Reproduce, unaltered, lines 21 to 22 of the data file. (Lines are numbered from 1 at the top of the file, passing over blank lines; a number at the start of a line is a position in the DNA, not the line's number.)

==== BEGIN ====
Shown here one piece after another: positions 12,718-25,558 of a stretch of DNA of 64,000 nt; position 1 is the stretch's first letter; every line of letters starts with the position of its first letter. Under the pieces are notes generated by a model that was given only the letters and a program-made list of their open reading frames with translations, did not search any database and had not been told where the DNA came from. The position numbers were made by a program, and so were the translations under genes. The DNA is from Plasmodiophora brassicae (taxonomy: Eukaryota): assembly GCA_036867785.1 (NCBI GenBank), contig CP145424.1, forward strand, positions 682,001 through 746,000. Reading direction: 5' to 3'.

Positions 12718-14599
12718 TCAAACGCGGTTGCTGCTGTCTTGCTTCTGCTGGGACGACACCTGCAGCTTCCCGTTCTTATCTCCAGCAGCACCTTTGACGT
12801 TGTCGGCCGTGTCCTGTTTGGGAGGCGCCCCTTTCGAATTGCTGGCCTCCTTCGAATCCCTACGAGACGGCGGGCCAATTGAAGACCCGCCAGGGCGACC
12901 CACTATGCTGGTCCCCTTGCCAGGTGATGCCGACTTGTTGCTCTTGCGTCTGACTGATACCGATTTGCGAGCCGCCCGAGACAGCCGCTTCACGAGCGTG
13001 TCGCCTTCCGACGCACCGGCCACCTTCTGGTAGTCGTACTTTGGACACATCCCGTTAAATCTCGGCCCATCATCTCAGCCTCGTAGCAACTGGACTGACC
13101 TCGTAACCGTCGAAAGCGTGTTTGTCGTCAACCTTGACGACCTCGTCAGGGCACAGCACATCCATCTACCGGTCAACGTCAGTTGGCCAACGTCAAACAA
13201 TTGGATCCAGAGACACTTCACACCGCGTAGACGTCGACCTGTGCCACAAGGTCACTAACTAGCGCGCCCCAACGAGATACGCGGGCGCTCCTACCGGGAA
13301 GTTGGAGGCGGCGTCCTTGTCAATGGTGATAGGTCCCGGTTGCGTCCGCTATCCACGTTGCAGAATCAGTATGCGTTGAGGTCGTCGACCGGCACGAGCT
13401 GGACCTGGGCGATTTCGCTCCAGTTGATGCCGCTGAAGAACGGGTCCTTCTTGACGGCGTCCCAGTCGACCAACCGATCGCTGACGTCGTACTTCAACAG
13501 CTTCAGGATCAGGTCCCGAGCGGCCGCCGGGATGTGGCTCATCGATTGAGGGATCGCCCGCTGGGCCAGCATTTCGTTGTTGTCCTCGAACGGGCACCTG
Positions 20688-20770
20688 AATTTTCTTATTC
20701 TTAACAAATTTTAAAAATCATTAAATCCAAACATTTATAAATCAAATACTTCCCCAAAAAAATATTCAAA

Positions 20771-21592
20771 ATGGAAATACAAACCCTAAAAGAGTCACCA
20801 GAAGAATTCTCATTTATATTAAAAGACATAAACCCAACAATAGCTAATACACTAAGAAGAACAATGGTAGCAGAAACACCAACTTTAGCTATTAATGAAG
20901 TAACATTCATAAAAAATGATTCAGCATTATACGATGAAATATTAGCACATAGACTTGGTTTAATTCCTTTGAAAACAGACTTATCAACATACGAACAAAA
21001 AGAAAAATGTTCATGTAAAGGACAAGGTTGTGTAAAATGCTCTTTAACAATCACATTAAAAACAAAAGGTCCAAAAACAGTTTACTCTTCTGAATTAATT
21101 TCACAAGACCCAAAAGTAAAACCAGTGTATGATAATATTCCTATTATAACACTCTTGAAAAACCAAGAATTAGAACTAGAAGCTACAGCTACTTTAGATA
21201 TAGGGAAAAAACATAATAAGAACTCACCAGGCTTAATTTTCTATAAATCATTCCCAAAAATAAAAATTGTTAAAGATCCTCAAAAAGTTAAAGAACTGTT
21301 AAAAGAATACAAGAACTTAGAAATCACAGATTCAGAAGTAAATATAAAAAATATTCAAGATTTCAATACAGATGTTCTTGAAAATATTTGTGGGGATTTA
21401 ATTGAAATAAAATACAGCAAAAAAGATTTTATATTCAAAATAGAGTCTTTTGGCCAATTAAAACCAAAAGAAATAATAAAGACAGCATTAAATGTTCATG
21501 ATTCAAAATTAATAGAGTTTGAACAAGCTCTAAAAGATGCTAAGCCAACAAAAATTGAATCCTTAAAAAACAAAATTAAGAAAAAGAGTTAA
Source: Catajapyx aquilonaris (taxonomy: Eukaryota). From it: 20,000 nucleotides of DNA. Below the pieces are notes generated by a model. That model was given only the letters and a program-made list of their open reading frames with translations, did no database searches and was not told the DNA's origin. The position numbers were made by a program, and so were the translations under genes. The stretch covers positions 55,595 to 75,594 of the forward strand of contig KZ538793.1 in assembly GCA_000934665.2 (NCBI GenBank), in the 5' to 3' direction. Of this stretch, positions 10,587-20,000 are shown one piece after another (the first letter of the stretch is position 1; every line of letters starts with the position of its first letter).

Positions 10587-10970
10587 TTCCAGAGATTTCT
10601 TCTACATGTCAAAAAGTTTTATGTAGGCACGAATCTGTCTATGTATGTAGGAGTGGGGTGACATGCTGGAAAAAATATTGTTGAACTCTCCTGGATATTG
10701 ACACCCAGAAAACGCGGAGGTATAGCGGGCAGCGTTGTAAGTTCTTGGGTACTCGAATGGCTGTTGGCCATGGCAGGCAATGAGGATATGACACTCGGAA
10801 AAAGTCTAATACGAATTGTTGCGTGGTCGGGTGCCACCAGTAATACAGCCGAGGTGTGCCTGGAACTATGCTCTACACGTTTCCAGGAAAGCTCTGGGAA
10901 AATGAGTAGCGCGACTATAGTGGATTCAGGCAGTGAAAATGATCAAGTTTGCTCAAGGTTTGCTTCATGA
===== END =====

21201 TAGGGAAAAAACATAATAAGAACTCACCAGGCTTAATTTTCTATAAATCATTCCCAAAAATAAAAATTGTTAAAGATCCTCAAAAAGTTAAAGAACTGTT
21301 AAAAGAATACAAGAACTTAGAAATCACAGATTCAGAAGTAAATATAAAAAATATTCAAGATTTCAATACAGATGTTCTTGAAAATATTTGTGGGGATTTA